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More than 150 000 Twitter accounts — previously only tweeting about the conflict in Ukraine — turned their focus to Brexit in the days leading up to the June 2016 vote, data scientists from Swansea University and the University of California, Berkeley have revealed.
The researchers looked at accounts that tweeted in English, but had their language set to Russian. These accounts, which posted 1000 tweets a day before the vote, amped their activity up to 45 000 in the last two days, and 39 000 on the day of the election.
It is unclear whether these accounts were pushing for a Brexit vote, or if the main objective was merely to sow division within the UK. Their messages focussed on fearmongering and anti-Muslim sentiment, much like the strategy used by Russian accounts in the 2016 US election.
A separate study reported by The Guardian this week found that more than 400 of the accounts Twitter has identified as tools of the Kremlin used the platform to rally for Britain’s departure from the European Union.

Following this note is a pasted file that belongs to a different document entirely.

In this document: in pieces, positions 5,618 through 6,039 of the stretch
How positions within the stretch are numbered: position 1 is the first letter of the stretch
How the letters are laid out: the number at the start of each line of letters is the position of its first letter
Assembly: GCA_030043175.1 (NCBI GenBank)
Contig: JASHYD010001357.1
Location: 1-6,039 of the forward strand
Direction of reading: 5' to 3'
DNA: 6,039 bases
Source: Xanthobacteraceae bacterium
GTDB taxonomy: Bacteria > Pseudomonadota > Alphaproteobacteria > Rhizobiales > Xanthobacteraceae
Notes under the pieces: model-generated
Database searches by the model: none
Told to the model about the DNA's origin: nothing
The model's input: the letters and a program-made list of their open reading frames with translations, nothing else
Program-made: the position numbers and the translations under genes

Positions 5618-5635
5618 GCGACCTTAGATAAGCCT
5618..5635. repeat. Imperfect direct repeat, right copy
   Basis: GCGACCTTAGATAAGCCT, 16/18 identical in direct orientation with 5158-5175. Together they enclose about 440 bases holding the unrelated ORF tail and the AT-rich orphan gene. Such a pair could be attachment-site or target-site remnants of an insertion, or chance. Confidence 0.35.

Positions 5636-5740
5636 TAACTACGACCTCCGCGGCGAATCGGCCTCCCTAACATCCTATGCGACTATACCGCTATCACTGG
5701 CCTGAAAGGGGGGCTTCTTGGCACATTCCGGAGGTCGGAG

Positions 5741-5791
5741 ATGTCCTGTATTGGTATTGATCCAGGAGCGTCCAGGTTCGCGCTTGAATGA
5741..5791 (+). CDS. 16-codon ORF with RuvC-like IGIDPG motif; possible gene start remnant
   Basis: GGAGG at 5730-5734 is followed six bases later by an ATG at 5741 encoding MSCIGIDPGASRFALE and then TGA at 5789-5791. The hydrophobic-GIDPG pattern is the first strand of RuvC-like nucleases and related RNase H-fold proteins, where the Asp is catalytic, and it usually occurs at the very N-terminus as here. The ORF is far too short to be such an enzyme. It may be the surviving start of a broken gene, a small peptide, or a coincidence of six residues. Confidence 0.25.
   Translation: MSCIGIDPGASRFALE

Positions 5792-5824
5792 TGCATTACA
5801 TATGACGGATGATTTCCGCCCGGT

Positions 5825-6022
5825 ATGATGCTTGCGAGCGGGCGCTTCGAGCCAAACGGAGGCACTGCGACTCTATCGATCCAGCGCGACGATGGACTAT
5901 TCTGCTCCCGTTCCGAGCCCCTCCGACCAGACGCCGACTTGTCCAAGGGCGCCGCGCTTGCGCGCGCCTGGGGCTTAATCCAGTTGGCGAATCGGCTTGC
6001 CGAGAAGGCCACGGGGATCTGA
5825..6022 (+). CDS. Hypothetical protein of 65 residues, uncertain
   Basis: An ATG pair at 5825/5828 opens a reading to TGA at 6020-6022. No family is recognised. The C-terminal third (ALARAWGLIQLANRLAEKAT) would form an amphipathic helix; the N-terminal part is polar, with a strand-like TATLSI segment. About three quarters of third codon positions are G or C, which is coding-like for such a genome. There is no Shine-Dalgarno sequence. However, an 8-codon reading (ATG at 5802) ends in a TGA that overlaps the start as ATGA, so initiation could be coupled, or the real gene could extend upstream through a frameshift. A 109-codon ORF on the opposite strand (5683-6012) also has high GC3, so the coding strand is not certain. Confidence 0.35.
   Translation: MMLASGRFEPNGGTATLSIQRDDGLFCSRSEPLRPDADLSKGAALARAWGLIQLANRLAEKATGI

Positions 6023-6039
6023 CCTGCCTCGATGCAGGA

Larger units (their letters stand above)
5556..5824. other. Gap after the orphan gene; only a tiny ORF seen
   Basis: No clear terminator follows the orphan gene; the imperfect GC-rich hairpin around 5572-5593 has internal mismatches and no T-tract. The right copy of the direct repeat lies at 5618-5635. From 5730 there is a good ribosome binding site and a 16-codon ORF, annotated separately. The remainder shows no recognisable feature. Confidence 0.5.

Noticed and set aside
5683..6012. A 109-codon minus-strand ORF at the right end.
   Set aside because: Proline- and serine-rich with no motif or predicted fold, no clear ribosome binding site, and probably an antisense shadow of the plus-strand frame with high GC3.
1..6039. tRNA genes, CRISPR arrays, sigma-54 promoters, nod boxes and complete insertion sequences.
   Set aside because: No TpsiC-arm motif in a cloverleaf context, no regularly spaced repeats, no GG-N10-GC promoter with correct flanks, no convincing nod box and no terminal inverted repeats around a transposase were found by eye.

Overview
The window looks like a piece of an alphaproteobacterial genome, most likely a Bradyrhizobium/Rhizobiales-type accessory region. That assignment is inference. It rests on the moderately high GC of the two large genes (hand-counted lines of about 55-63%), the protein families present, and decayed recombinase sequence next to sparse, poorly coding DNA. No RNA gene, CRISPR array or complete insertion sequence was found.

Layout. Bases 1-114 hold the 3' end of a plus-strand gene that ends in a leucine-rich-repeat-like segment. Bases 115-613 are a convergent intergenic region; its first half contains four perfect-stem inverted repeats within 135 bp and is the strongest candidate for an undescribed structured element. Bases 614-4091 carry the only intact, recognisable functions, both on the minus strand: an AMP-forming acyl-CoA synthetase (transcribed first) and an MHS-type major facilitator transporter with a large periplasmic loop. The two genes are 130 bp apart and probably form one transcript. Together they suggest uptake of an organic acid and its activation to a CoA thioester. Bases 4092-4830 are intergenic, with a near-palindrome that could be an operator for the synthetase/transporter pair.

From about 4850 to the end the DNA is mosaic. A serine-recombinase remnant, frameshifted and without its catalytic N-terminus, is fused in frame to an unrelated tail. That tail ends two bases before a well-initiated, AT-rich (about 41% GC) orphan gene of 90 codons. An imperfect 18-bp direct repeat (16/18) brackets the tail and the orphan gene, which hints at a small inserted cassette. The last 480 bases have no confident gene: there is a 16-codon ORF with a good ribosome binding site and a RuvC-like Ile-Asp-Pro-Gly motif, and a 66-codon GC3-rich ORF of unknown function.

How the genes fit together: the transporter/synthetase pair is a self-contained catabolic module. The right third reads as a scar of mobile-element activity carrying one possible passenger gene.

The researchers only looked at Twitter accounts, as its user information is more accessible to the public, though it is largely assumed that the creators of these accounts will have targeted other platforms like Facebook.
A top cybersecurity official said in a statement Tuesday that Russian hackers had attempted to attack British energy, telecommunications and media industries in the last 12 months.
“We know what you are doing,” UK Prime Minister Theresa May said in a speech, addressing Russian government directly. “And you will not succeed.”
Russian accounts also targeted the 2016 US election, 2017 French presidential election, and, more recently, the Spanish government has suggested it interfered with Catalonia’s independence referendum.